CAMBRIDGE, Ont. — Vacation confidence continues to rise in the face of financial pressures, with seven in 10 Canadians saying they plan to take a vacation in 2024, according to Allianz Global Assistance’s seventh-annual Vacation Confidence Study.
The study, conducted in partnership with Ipsos, revealed that vacation confidence is strongest among high-income households (85 per cent), university graduates (80 per cent) and families with children (79 per cent). These encouraging travel intentions are reinforced by the 72 per cent of Canadians who say that an annual vacation is important to them.
Those over the age of 55 — who were among the slowest to return to travel in recent years — are driving the rise in vacation confidence with a 10-per-cent increase from last year’s study. Considered to be some of the country’s most avid travellers, the 55-plus generation has now rebounded to its 2019 numbers in terms of travel intentions.
Almost half of Canadians are confident they’ll take a trip this winter, up four points from 2022. The overall increase in winter vacation confidence is again attributed to those over the age of 55. With this, the study suggests snowbird travel to jump back to 2019 levels in 2024.
The vacation deficit is still historically higher than the years immediately preceding the pandemic. This year, 17 per cent of Canadians fall into the vacation-deficit category, meaning that taking an annual vacation is important to them but they’re not confident they’ll take one. The deficit dropped for the second-consecutive year, but a third of Canadians still haven’t had a vacation in more than two years.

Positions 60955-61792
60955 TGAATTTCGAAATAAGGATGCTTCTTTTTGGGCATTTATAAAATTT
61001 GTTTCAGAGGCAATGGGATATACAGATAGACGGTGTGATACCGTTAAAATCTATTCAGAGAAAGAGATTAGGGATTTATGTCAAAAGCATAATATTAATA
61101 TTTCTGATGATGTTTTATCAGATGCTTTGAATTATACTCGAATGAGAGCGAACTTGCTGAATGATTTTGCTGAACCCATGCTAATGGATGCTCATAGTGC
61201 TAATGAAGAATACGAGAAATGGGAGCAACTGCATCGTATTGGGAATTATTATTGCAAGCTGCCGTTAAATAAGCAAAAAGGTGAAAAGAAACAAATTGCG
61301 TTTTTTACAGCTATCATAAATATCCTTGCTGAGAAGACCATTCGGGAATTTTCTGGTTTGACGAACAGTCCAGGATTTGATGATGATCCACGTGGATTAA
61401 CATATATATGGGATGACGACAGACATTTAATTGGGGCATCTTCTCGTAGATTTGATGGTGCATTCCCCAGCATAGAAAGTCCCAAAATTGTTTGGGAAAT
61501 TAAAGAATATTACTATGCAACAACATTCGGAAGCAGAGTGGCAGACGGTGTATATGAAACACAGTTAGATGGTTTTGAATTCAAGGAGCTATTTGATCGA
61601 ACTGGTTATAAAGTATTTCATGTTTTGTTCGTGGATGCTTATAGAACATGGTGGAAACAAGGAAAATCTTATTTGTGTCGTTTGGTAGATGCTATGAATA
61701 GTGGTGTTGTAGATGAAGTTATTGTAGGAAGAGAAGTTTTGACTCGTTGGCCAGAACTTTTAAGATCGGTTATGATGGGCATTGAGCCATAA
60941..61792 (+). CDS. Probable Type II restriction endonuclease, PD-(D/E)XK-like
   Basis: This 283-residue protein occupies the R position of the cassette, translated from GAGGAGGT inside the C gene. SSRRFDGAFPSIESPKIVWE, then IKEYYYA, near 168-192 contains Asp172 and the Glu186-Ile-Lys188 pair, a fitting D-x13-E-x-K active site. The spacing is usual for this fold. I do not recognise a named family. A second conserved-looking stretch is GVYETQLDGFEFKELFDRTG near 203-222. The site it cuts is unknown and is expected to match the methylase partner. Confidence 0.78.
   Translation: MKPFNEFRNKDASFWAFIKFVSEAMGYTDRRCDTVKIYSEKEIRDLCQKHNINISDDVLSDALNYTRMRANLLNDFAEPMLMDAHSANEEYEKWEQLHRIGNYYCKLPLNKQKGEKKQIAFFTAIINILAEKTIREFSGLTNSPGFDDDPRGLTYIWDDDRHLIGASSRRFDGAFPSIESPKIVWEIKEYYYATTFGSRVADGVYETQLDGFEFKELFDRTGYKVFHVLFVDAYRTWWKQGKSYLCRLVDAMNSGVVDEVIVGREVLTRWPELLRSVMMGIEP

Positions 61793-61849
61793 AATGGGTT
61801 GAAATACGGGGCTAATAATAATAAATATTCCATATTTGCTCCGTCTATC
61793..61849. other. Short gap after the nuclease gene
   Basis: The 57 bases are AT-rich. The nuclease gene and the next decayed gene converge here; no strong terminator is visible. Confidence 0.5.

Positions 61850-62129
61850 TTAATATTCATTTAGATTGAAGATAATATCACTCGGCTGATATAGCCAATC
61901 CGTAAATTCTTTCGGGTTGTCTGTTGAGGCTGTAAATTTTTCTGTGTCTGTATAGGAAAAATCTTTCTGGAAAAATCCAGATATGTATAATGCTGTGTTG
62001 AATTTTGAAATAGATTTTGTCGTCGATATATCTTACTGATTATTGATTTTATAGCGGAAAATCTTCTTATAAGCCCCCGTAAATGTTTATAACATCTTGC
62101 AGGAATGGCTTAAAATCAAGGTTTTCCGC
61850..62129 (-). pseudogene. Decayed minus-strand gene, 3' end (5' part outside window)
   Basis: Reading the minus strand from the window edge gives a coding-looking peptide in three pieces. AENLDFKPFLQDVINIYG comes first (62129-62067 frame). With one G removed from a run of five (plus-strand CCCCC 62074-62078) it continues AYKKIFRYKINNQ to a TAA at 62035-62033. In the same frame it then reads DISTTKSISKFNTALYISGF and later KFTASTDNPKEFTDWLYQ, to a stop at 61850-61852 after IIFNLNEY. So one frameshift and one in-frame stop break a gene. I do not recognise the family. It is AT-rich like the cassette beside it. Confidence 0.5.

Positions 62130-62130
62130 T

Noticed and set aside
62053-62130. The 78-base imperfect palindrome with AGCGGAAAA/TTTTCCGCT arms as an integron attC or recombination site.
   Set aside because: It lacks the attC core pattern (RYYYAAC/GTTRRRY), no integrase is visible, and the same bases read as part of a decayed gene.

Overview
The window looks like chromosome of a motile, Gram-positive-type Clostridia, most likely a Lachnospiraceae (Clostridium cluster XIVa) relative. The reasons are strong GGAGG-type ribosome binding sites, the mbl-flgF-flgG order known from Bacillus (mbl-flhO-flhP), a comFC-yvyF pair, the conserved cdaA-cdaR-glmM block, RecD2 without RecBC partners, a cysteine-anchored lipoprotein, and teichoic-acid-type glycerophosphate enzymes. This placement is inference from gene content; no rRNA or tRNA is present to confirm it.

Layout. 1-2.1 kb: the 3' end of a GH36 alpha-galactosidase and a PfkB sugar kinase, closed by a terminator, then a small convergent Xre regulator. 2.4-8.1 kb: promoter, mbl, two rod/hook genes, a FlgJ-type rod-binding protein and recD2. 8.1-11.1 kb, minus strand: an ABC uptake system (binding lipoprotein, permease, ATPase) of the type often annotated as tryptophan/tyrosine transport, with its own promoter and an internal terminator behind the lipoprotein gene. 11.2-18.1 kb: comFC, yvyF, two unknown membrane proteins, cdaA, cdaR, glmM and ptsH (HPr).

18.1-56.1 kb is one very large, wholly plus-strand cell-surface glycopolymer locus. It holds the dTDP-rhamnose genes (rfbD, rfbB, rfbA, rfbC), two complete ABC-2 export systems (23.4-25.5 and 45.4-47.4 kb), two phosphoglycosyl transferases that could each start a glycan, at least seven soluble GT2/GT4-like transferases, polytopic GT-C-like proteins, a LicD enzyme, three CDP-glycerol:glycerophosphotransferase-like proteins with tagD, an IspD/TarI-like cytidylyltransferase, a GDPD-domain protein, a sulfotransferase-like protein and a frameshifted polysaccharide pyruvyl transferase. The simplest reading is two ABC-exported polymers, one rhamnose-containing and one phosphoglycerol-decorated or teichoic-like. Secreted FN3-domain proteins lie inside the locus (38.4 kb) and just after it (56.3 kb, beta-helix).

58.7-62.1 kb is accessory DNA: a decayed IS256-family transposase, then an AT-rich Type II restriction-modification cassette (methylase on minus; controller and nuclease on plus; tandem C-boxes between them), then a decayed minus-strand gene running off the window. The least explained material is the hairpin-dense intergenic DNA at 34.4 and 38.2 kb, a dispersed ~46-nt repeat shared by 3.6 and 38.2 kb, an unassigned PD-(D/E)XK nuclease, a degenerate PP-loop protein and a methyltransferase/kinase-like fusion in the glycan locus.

Among Canadians who aren’t confident they’ll take a trip next year, 68 per cent cite not wanting to spend the money as the primary barrier. Of those planning a trip, 60 per cent say they will be scaling back travel plans due to inflation.
“Canadian travellers are a resilient bunch. Despite facing unprecedented challenges in recent years, as our 2024 Vacation Confidence Study reveals, Canadians’ travel intentions have fully returned to pre-pandemic levels,” says Dan Keon, VP, Marketing & Insights at Allianz. “In line with rebounding travel volumes, we’ve seen a recovery in the Canadian consumer’s mindset around the importance and prioritization of travel. This shift is propelling Canadians’ confidence in taking a vacation this winter to a statistical high point in our seven-year survey, indicating a renewed commitment to travel.”
Keon continues, “Canadians have been heavily impacted by rising living costs so it’s no surprise that the study found the biggest obstacle to taking a vacation relates to financial pressures. With these challenges in mind, we encourage all Canadians who are planning to travel to include travel insurance in their trip budget. It has never been more critical for travellers to protect their vacation investment, and the cost of travel insurance is a fraction of the potentially catastrophic expenses that can arise due to an unexpected medical emergency abroad. Allianz wishes all of our customers the safest of travels in the year ahead, and if the unexpected arises, we’ll be here to help them when it matters most.”